One of Hitchens’ many wonders is his worldliness. The memoir proper begins with Hitchens’ first memory, of his three year-old self on a boat to Malta with his parents. He would before long spend much of his childhood in England but away from home at boarding-school. This distance was useful preparation for his career as a globe-spanning journalist and sometime socialist agitator, which he eventually undertook with breathtaking speed. By the time he was my age of a quarter century, Hitchens had witnessed first-hand the then-new Cuban government’s reaction to the Soviet invasion of Czechoslovakia; been testily questioned by English soldiers in the streets of occupied Ireland; and was soon to experience the aftermath of the end of fascist rule in Portugal. Nor were his travels merely geographical. A precocious child, he had absorbed War and Peace when twelve years old, and was “smuggling into the chapel” the works of Bertrand Russell by fifteen. His Oxford social circle spanned the intellectual and literary world, encompassing the likes of Kingsley Amis, Isaiah Berlin, and Noam Chomsky, and W.H. Auden, whose funeral he attended. One would expect a man who enlists Hamlet and “Old Man River” to describe the feelings of depression to be widely influenced, but Hitchens is positively panoramic.
But that is, as said, expected. Perhaps less so is his personal warmth. Gregariousness is not the first characteristic the layperson settles on when describing Christopher Hitchens, and he later on in the book expresses surprise that he, quite unintentionally, creates “the impression that [he is] so angry and maybe unhappy.” Yet the greatest feature of this memoir is its insight into this hitherto unglimpsed facet of its author’s persona, and in this it wastes no time, devoting the very first chapter to his loving if reserved relationship with his mother. Yvonne, as he refers to her, taught him to appreciate cosmopolitanism and high culture. She was to him, “the cream in the coffee, the gin in the Campari, the offer of wine or champagne instead of beer, the laugh in the face of bores and purse-mouths and skinflints, the insurance against bigots and prudes.”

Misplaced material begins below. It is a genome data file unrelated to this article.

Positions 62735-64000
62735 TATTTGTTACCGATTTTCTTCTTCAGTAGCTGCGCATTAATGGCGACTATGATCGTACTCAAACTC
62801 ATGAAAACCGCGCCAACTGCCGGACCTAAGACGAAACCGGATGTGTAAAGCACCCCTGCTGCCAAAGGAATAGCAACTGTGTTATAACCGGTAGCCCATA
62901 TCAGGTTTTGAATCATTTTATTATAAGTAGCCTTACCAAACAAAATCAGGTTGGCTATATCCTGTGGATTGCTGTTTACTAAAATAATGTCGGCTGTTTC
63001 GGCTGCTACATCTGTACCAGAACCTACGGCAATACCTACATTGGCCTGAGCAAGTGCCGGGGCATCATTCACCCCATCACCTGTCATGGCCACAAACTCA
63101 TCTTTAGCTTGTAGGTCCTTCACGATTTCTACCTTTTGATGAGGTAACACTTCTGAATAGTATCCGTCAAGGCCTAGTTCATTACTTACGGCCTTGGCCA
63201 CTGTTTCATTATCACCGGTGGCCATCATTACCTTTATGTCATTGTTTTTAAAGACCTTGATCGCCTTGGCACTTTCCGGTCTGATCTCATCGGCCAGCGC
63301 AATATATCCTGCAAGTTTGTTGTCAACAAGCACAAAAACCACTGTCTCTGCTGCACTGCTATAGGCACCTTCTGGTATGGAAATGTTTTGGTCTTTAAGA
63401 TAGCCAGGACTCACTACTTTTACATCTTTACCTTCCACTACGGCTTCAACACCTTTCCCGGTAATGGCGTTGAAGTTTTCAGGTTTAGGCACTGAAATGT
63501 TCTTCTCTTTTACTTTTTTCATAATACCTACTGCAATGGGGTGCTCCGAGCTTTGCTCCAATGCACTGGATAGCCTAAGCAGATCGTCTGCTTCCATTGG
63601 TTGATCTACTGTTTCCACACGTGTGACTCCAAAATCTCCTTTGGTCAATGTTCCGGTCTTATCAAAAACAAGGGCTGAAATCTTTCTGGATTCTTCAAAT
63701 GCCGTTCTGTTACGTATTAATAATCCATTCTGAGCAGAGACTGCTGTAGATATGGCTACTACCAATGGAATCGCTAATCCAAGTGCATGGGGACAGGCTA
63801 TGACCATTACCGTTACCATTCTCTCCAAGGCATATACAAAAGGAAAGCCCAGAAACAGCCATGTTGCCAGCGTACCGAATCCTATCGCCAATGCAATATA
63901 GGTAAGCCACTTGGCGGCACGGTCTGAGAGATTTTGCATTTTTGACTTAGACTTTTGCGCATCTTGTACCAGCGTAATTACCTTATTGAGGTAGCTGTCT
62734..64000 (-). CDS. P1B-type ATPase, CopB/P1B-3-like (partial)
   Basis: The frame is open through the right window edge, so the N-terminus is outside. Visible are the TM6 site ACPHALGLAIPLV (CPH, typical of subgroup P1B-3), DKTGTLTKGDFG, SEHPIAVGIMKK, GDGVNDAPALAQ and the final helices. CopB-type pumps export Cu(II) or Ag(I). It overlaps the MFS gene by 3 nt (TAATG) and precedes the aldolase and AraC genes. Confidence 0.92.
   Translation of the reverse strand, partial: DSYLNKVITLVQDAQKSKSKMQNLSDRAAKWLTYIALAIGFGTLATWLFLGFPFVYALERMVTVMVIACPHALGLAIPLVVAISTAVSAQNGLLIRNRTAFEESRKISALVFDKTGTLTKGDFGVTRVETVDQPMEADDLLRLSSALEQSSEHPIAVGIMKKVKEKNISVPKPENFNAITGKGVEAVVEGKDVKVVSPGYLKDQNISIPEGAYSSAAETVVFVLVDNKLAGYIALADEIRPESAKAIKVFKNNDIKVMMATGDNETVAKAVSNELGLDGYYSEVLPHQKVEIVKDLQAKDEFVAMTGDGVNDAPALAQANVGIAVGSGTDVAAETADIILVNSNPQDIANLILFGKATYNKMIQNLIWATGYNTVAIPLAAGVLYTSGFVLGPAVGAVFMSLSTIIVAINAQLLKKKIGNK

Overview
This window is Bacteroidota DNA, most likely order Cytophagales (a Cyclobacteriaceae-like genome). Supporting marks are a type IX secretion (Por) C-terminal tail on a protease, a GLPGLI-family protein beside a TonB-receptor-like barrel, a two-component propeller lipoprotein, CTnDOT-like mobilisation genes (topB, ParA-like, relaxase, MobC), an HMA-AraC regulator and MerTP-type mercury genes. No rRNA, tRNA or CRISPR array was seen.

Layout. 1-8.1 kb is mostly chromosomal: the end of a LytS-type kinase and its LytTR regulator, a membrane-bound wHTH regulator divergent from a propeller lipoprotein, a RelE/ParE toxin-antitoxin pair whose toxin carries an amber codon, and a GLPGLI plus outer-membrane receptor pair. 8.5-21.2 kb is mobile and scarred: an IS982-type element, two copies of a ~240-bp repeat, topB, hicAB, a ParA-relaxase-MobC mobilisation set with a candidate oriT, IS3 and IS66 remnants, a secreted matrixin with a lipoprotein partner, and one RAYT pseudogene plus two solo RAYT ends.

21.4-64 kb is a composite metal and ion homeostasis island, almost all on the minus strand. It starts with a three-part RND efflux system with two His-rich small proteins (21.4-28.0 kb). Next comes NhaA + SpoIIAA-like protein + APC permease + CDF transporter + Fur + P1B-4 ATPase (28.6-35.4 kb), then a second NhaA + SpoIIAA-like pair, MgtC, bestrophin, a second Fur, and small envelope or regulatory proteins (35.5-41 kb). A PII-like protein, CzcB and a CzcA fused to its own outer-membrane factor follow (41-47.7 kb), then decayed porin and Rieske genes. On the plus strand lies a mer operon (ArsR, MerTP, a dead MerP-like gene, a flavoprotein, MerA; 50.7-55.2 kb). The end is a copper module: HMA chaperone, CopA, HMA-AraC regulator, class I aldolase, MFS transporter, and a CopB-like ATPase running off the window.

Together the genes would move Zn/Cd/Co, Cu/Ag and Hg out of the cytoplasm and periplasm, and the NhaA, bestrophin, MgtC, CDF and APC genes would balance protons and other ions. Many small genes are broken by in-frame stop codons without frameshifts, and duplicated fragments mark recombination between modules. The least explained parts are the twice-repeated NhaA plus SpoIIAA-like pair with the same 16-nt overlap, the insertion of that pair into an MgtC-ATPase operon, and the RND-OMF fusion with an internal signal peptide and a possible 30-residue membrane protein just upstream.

His relationship with his father, a British navy man to whom Hitchens refers as The Commander, is decidedly cooler, mostly due to them having next to nothing in common, especially politically. Yet if there was little affection between them, there was certainly a respect for the old man’s honor and stoicism, and a reciprocal pride for the son’s notoriety. Somewhat curiously, Hitchens’ brother Peter, with he feuded publically for several years, appears in these pages only occasionally, and his own wife and son are mentioned even less so.
Yet the effect of these figures’ absence is more than mitigated by the presence of several others who make us see Hitchens in a role few of us proles, pardon the term, have ever really thought to see him as: friend. A full four chapters, which comprise about a fifth of the book’s length, are devoted explicitly to particular individuals—James Fenton, Martin Amis, Salman Rushdie, and Edward Said—whom Hitchens has befriended, with other notables like Gore Vidal and Susan Sontag making appearances throughout.
Of all these people, it is clear he holds Amis in the very highest regard. One can discern this affection not in anything said about him in particular, though it verges on gushing, but merely by his enduring presence; whether ribbing the lush Hitchens for doling out drinking advice or publicly expressing solidarity with America following 9/11, Amis is a constant throughout. The book’s index shows only Iraq and its various subcategories are mentioned more often. Amis’ recent surprise appearance in an at-home interview with Jeffrey Goldberg about Hitchens’ cancer treatment, only serves to cement the quote that opens Amis’ respective chapter, that their relationship is “a love whose month is ever May.”